There’s great criticism about how the big media conglomerates are reducing the number of “voices” in the news. That’s true. But it’s also creating more financially-efficient news-gathering organizations that are able to provide more resources for their individual units. No, I’m not saying that bigger media companies are necessarily better. But I am saying that they’re not always a disaster.
When a bigger company bought up a station I once worked for, one of the first things that company did was outfit us with new and better equipment — and much more of it — so that we could cover more stories in our area. We didn’t get orders about what we could and couldn’t cover; we still made those decisions locally. But the point is, even with more resources than we’d ever dreamed of having, there still wasn’t enough personnel, equipment, or — most importantly — time in the day to tell every story that mattered to someone.
I’ve worked in television for almost 15 years now. Never once have I attended any kind of editorial meeting in which a story was killed because it might influence people’s sympathies for or against something. The only time stories are killed in newsrooms I’ve worked in are when we cannot obtain the “other side” or verify facts that we have. That’s not about influencing your opinion, but rather about just being fair.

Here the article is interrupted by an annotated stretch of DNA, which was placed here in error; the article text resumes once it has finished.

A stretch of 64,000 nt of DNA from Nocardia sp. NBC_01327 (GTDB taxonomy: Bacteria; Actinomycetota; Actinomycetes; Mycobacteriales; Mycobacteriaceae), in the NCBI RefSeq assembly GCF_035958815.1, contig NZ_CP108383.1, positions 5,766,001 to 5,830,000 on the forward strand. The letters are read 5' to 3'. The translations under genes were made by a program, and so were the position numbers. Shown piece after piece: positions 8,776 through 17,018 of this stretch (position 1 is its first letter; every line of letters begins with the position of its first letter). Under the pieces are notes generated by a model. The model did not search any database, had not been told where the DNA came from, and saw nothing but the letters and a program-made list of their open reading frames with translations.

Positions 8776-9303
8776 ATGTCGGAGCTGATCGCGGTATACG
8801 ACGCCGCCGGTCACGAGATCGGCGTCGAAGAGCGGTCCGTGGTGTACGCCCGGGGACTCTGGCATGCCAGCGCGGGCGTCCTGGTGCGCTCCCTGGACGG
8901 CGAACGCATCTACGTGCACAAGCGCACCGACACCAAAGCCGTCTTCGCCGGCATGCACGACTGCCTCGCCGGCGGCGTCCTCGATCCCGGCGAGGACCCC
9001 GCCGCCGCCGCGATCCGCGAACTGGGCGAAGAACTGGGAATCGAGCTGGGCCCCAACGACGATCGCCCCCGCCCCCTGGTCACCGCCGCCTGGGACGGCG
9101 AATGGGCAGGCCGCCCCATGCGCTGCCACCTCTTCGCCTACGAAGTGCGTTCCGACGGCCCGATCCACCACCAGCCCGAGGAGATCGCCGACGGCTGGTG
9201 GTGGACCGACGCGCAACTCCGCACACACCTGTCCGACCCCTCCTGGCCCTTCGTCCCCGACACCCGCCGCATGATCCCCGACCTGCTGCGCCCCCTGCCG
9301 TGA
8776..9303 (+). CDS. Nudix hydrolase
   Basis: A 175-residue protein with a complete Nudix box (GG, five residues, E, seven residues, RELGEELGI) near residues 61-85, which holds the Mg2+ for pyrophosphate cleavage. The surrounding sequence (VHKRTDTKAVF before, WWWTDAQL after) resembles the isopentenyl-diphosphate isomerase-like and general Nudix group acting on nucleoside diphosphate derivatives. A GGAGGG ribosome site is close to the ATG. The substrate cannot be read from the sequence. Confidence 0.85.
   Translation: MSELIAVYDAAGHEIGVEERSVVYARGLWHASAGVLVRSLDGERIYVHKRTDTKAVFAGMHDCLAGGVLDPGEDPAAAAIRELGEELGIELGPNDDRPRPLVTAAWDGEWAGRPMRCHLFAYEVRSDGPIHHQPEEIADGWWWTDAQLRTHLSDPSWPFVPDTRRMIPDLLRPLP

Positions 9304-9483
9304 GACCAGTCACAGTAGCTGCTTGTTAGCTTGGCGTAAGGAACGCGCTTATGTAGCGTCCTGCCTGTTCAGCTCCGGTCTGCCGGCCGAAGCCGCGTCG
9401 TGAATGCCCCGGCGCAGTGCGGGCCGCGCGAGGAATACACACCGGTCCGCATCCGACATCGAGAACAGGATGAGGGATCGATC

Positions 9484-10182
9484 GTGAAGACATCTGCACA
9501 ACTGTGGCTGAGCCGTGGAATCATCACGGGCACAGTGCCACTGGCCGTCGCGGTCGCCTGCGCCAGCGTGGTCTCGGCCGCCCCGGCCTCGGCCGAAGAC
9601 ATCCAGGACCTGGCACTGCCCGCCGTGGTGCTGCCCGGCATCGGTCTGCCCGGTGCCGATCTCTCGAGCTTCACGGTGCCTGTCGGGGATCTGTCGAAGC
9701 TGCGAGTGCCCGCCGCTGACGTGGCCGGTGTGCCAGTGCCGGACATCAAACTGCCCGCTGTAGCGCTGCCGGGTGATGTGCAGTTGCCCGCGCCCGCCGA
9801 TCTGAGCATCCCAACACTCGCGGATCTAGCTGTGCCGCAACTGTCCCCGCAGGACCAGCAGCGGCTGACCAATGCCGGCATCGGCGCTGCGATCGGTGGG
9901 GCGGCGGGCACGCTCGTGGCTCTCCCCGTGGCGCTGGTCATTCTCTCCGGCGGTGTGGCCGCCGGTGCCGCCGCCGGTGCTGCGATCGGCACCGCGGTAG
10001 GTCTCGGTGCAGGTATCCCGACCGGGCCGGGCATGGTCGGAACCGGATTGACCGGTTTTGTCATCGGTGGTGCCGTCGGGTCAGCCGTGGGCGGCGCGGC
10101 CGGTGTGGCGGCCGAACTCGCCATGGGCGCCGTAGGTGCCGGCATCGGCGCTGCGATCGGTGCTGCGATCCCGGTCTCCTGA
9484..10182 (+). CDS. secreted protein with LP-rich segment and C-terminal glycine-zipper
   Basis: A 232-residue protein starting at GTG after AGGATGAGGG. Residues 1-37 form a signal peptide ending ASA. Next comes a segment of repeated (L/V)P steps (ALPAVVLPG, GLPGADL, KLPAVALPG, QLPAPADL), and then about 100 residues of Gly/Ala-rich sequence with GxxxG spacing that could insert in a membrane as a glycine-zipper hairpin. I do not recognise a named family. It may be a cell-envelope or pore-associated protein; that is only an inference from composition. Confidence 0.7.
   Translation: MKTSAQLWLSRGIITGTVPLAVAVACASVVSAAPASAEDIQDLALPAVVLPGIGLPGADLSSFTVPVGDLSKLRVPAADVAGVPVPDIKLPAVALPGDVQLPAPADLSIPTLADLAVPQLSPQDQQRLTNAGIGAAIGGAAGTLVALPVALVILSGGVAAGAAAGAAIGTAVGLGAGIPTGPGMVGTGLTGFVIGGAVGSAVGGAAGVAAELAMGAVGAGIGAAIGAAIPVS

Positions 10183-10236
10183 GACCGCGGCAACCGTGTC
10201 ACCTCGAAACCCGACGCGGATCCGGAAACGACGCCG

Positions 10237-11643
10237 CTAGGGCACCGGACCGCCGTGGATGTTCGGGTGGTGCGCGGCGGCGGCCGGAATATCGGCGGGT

What’s funny to me is that anyone might dismiss my position merely because I have a “vested interest” in your agreement with me that the media isn’t all bad. At the same time, some of those same people can’t seem to see that an administration that blames the media for the dissent over the war, or liberals who blame the media for not “fact-checking” thoroughly enough before the fact to prevent it from happening also have their own agendas for making you like or dislike the media.
We all have our motivations. If you’re going to be as fair-minded as you expect the media to be, you can’t ignore that basic truth.
This shouldn’t be ignored, either: to those who accuse the media of so effectively “brainwashing” the public, if we were really so good at doing so, why do you think you’d be aware that it was happening? If we were as brilliant at shaping public opinion, spoon-feeding our version of the truth and convincing a generally-innocent, unsuspecting public that we were always right, what makes you so perceptive that only you can see what you believe is “really” going on?
And as for any perceived motivation in trying to turn public opinion against the war, here’s a question: how could the same media be accused of both conspiracy to hide facts so that the war could actually begin…and of telling only the negative stories from Iraq so that people would hate the war so much that they’d call for its ending? If our motivation had been to help get the war started, why would we then want to turn public opinion against it? If we benefit from either, why would we do the opposite?
It’s not like there isn’t plenty of other news to report.